A-E exemptions and low engagement fueling pensions gender gap

The concept of gender pay gap. A miniature man and a miniature woman sitting on top of a pile of coins at different heights in front of a bar graph.
  • More than a third (34%) of women don’t know how much they have saved in pensions, double the number of men.
  • 13% of women have no pension arrangements compared to 8% of men.
  • Women are more likely than men to have never estimated their income needs for retirement.

Research* from Aegon suggests that more than double the number of women (34%) compared to men (16%) don’t know how much they have saved in pensions.

It also revealed that women (40%) are more likely than men (32%) to have never estimated their income needs for retirement.

In addition to this, the number of women without any pension arrangements has nearly doubled from 7% in 2017 to 13% and remains higher than the proportion of men without pension arrangements.

Kate Smith, head of pensions at Aegon, believes that there are two main causes of this – a lack of pensions awareness among women demonstrated by this survey, and the auto-enrolment criteria, which are more likely to exclude women from saving for retirement in the workplace.

Smith comments:

“It’s hugely disappointing to see that despite the attention being given to addressing the gender pay gap, this increased awareness does not seem to have inspired women to show more interest in their pensions.

“Knowledge is key to helping solve the gender pension gap so it’s really worrying to see that more than a third of women remain in the dark about what they have saved for retirement – if anything at all.

“We already know that women are at a disadvantage in terms of pay, childcare responsibilities and costs and reduced working hours but by not having a complete picture of their financial situation, they are putting themselves at a further disadvantage. That picture includes their pension. 

“Showing an interest in what you have saved in a pension or what you might need, could be the difference between the retirement you want and the retirement you get.

“The first step is to ensure you are on the right track to get it, you can only do this by getting as much information as possible and this applies to both men and women.

“This lack of interest in pension savings is exacerbated by the fact that women are also being let down by the current auto-enrolment criteria.

“Women who are more likely to be lower earners and work part time, are missing out on the benefits of retirement saving as they are less likely to meet the eligibility criteria for auto-enrolment. And those who are self-employed, risk being in a similar position without access to auto-enrolment.

“Auto-enrolment needs to be more inclusive to include lower earners, who are disproportionately female. A solution needs to be found for individuals with multiple jobs, each below £10,000 allowing them to benefit automatically from an employer contribution. This will help to close the gender pension gap.”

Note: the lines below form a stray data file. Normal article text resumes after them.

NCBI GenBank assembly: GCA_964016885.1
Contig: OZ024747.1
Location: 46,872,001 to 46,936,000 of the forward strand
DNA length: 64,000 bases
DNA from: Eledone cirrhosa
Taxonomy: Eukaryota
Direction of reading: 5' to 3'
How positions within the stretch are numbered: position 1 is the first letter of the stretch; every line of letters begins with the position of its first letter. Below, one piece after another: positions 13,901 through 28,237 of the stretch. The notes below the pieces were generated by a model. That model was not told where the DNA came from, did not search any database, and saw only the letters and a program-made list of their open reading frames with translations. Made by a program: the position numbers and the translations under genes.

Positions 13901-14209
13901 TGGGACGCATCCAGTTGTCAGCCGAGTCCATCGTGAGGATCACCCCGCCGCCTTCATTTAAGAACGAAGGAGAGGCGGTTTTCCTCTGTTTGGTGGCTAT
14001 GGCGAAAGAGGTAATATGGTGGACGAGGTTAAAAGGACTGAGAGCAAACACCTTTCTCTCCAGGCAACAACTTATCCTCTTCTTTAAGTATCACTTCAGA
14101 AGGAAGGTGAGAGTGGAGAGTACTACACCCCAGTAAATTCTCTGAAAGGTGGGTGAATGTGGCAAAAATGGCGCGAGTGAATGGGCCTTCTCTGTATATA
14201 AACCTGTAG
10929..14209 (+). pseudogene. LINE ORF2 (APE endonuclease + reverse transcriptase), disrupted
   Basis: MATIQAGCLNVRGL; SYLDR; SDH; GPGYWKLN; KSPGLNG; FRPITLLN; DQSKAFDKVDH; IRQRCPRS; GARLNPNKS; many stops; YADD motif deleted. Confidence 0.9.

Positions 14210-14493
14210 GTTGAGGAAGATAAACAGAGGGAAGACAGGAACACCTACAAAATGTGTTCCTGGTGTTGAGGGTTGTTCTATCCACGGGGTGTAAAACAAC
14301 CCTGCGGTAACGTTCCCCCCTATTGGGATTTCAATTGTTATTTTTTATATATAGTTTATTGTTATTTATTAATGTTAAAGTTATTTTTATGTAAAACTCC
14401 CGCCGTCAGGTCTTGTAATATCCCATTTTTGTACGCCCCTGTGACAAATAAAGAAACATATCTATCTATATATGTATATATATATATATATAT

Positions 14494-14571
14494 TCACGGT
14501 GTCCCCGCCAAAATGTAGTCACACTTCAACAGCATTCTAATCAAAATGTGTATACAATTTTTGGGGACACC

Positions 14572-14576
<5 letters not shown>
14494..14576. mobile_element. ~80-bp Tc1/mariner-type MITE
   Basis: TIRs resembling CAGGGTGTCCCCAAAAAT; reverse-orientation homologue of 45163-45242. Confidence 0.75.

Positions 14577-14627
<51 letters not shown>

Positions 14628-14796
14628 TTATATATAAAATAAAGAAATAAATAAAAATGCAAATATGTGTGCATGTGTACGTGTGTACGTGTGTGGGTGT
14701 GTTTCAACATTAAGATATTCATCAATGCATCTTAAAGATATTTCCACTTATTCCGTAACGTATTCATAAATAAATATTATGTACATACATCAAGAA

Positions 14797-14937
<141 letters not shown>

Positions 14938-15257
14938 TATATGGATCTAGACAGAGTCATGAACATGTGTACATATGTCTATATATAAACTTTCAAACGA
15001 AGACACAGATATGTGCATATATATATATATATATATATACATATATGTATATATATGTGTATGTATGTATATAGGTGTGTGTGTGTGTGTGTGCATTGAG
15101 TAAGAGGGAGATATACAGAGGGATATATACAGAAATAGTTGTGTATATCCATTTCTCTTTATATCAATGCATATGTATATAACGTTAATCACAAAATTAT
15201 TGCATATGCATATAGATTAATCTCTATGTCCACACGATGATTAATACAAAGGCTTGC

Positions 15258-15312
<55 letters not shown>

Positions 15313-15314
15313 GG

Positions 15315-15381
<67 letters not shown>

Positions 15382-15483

Kate provides some tips of what women can do when planning for retirement.

“There are a number of things women can do to make sure they are saving enough for retirement. Those in employment with access to a pension, shouldn’t opt-out of their workplace pension scheme and should do what’s necessary to maximise their employer contributions. They should view this as part of their pay package. It’s essentially free money so don’t throw it away.

“Self-employed women need to set up a personal pension and aim to pay regular contributions into it. They should view this not as an expense but as a means of rewarding themselves in the future.

“A retirement plan is key to these actions being effective. Outlining goals and how to achieve them is the first step to getting retirement plans on track. It’s important for women to take charge of their pension by regularly reviewing their contributions, fund choices and how much they have saved.

“Women who have taken maternity leave or time out of work as a carer, should try to make up the pension shortfall. Guidance or advice from a professional could go a long way to helping women tackle the impact of disrupted working patterns. Don’t leave it too late or you will fall short of your retirement goals.”

 

Tips to help you start planning your retirement

  • Set your retirement goals.
  • Save what you can, no matter how little. Maximise your pension contributions.
  • Review how your pension pot is invested.
  • Research your retirement income options, or speak to a financial adviser about them.
  • Get a State pension scheme forecast and fill in any NI gaps to maximise your State pension.
  • Talk to your partner about your combined pension savings.

 

References

*The Aegon Retirement Confidence Survey is a bi-annual tracker study that assesses confidence to retire comfortably among a nationally representative sample of UK residents that are not yet retired. The 830 respondents who took part in this study were recruited through Aegon’s customer and consumer panels. Fieldwork was undertaken in July 2019.

 

Further information

Stephanie Melrose

PR Manager

Aegon UK

stephanie.melrose@aegon.co.uk

Tel: 0131 549 6743

Mob: 07740897621

 

Notes to Editors

  • In the UK, Aegon offers retirement, workplace savings and protection solutions to over three million customers. Aegon employs around 2000 people in the UK and together with a further 800 people employed by Atos, we serve the needs of our customers. More information: aegon.co.uk
  • As an international life insurance, pensions and asset management group based in The Hague, Aegon has businesses in over twenty markets in the Americas, Europe and Asia. Aegon companies employ approximately 26,000 people and have millions of customers across the globe. Further information: aegon.com

Figures correct as of November 2019